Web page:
Branding

Dare Greatly

I caught this commercial from Cadillac a few weeks back and it left me completely speechless! Not many commercials have left such an impression. See for yourself:


This commercial is part of the ‘Dare Greatly’ campaign by Publicis for the 112 year old iconic brand Cadillac.  The campaign is part of the effort to revitalize the brand and reposition it as an alternative to its German competitors.

The campaign is bold and enlists the stories of today’s innovators, game changers and movers and shakers.  The stories of Steve Wozniak, Jason Wu, Richard Linklater, Njeri Rionge, and Anne Wojciciki are stories that we know and through them, we are able to understand what Cadillac is trying to accomplish.

On the campaign page, Cadillac’s president, Johan de Nysschen
 tells us:

“To once again become the standard for excellence around the globe, we cannot follow any of the examples set by the luxury market “establishment”, nor meekly succumb to preconceived notions about this great brand, or even, perceptions about our rivals. We respect each and every one of our competitors, but Cadillac will chart its own course, and we will speak our own truth.

Cadillac is on a mission to shatter the status quo. Cadillac will lead with highly aspirational products packed with advanced technology, superlative craftsmanship and distinctive design. And a brand character that symbolizes quality and respect. We don’t aim to be the biggest. We aim to be the best, the highly aspirational domain of the few.”

Dare Greatly comes from Theodore Roosevelt’s 1910 ‘Citizenship in a Republic’ speech – “It is not the critic who counts; not the man who points out how the strong man stumbles, or where the doer of deeds could have done them better. The credit belongs to the man who is actually in the arena, whose face is marred by dust and sweat and blood; who strives valiantly; who errs, who comes short again and again, because there is no effort without error and shortcoming; but who does actually strive to do the deeds; who knows great enthusiasms, the great devotions; who spends himself in a worthy cause; who at the best knows in the end the triumph of high achievement, and who at the worst, if he fails, at least fails while daring greatly, so that his place shall never be with those cold and timid souls who neither know victory nor defeat.”

Dare Greatly Cadillac

Cadillac pulls inspirations from figures past and present for their big revival and produces something great and daring!  While these stories resonate so powerfully, I wondered about how they were selected.  Richard Linklater, Anne Wojcicik and Steve Wozniak as we know are all American. However, Jason Wu and Njeri Rionge are Taiwanese-Canadian and Kenya respectively. I wondered if featuring all American stories would not have helped the brand showcase their all-American heritage even more!  Check out the rest of the videos and the letter from the president here.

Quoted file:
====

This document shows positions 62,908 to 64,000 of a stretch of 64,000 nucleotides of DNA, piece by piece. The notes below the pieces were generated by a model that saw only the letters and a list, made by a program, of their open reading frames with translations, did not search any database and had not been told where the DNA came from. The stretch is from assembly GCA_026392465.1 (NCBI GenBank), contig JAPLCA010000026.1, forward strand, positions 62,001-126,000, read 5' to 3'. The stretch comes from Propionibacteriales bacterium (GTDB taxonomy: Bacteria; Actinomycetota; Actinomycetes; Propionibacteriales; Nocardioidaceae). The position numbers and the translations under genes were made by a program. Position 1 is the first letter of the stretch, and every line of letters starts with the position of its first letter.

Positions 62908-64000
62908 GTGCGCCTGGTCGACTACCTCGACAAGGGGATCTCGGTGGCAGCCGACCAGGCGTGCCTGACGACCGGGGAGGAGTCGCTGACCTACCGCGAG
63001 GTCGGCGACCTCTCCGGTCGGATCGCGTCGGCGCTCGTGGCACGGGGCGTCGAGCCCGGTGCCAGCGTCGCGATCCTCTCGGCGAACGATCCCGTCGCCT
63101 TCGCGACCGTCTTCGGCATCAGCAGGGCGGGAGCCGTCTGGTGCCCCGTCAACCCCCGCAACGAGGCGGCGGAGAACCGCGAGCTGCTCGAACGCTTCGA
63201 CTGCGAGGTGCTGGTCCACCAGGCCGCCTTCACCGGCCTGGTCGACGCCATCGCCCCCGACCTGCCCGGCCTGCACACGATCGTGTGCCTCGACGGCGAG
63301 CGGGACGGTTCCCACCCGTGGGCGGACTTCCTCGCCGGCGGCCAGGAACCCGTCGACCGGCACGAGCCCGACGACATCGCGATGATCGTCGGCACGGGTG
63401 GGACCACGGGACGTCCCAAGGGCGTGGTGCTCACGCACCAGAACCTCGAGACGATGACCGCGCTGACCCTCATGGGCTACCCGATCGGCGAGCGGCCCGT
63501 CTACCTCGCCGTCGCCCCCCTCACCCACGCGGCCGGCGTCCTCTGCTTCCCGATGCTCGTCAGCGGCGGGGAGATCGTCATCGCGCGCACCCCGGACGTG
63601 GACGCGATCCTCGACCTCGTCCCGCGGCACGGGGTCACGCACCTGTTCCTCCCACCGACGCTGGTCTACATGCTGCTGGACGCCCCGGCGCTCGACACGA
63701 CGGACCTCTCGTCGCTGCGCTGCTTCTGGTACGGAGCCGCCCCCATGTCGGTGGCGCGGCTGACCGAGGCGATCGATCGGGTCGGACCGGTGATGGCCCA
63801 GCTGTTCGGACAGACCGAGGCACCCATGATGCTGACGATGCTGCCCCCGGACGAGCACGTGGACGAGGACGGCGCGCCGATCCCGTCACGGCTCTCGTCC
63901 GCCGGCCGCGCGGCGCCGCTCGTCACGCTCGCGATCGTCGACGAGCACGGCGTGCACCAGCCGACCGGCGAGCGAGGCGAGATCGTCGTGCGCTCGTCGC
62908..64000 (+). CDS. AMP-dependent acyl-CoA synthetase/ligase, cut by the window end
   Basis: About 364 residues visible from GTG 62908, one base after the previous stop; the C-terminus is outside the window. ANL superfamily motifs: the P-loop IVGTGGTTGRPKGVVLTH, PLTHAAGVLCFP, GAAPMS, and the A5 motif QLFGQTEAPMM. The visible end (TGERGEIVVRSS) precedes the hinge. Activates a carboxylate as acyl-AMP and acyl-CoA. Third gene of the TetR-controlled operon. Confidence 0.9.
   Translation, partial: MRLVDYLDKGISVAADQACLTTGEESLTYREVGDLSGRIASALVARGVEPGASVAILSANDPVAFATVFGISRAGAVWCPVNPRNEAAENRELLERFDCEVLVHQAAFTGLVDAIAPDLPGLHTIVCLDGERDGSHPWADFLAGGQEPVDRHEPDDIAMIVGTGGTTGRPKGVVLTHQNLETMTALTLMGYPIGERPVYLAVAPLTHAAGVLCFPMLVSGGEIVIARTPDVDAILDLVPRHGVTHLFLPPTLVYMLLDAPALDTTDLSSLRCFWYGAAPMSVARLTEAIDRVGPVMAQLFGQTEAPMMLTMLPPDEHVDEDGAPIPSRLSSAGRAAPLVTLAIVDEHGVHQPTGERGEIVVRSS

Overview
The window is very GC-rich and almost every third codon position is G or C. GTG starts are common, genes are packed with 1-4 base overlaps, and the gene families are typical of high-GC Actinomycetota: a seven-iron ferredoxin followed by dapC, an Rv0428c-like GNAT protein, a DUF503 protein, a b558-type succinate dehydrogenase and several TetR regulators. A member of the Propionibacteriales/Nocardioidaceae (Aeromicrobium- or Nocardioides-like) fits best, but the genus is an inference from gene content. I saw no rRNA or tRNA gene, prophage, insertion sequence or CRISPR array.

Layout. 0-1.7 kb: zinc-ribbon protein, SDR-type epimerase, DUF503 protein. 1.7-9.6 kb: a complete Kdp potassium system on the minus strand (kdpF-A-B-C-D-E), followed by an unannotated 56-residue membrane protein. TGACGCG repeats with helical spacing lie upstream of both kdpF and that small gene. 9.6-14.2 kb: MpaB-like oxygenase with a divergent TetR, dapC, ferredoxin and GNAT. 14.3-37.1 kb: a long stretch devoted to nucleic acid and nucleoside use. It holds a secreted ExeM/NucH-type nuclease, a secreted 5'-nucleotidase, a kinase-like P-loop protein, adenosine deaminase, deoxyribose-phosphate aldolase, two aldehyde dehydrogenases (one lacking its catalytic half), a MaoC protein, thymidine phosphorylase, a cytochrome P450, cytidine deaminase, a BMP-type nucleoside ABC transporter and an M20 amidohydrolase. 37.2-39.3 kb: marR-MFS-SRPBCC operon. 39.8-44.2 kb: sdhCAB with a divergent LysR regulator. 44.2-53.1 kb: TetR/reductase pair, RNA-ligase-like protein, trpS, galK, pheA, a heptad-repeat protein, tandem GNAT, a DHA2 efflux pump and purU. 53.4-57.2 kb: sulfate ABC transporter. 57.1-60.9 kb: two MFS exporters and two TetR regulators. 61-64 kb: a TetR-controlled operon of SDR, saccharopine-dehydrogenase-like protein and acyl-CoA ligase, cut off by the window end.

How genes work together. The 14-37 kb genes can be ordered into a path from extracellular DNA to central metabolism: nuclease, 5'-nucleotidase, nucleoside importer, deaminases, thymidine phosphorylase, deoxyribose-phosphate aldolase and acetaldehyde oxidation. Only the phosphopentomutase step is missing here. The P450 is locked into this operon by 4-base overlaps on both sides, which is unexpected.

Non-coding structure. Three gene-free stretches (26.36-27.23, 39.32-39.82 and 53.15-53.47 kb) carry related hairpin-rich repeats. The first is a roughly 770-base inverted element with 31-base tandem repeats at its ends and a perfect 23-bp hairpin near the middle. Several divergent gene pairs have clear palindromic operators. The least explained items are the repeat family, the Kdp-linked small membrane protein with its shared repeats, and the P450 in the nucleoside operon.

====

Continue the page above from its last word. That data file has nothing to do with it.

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From ING Direct to Tangerine – Still the Same Colour Orange

For weeks now, I have been driving by the same Tangerine billboard advertising their interesting-earning chequing accounts.  The billboard very simply asks “Do you want to earn interest on your chequing? a) Yes  b) No”.  The copy is so simple and yet, so effective in conveying the message.

You might have seen these ads too – on billboards, buses, TV commercials and at the movie theatre.  Tangerine was officially launched in April of this year; but it is not another foreign bank entering the Canadian market.  Formerly known as ING Direct, the bank was rebranded as part of the acquisition by the Bank of Nova Scotia. Imagine having to rebrand a financial institution, especially one with a brand that was well-liked and well-respected!

ING Direct was an innovator in the banking industry. From the first ‘Save Your Money’ commercials to their no fee, no minimum accounts, they are no strangers to introducing new banking practices to Canadians.  And now, with their much younger, much funner branding, Tangerine is continuing to do what they do best – bring innovation and fresh ideas to an otherwise conservative industry.

tangerine bank rebrand

We had a discussion on this rebrand a few weeks ago at my office and the general consensus was that it was a puzzling move.  How do you go from the ING Direct brand with its traditional serif font and lion to a fun, whimsical brand with an orange coffee mug?  I was puzzled at first.  Banks have always been so corporate to me and so official – and it only made sense that the marketing would be a reflection of that. After all, banks are about money and from my past experience working in banks, I know that people get very serious when it comes to their money!  It puzzled me that the Tangerine brand seemed so young and fun, and so far from what anyone would expect from a bank.

Fast forward a few weeks – maybe it’s the marketer in me, but I am always on the lookout for inspirations.  Clarity finally came to me and of all places, while I was on vacation in Barbados!  We drove by a construction site on Bay Street in Barbados and the exterior wall/fence had been painted orange (yes, the Tangerine orange) with a very simple message in white – “Think outside of the bank”.  Not sure which bank it was for but seeing that did inspire a new thought.

Tangerine has always been a “think outside of the box” kind of bank.  It has never been stuffy – their messaging has always been witty with a bit of humour.  And the font? Well, the tagline “Forward Banking” has always been San Serif!  A big part of the Tangerine rebrand has been about reassuring clients and the general public that while the name has changed, everything else has stayed the same.  And I think its true.

The most important part of ING Direct still remains and that is their commitment to innovation and bringing simplicity to banking.   With this new branding, Tangerine continues to push the envelop and challenge the way Canadians approach banking.

As with all innovators in their field, they will be met with push back but the more I think about this transition, the more it makes sense!   Do you think Tangerine made the right move?   And years from now, do you think Tangerine will be known for its part in changing how Canadians see banking or will it be known for making a silly move?

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Knowing the Difference Between Brand Coherence & Consistency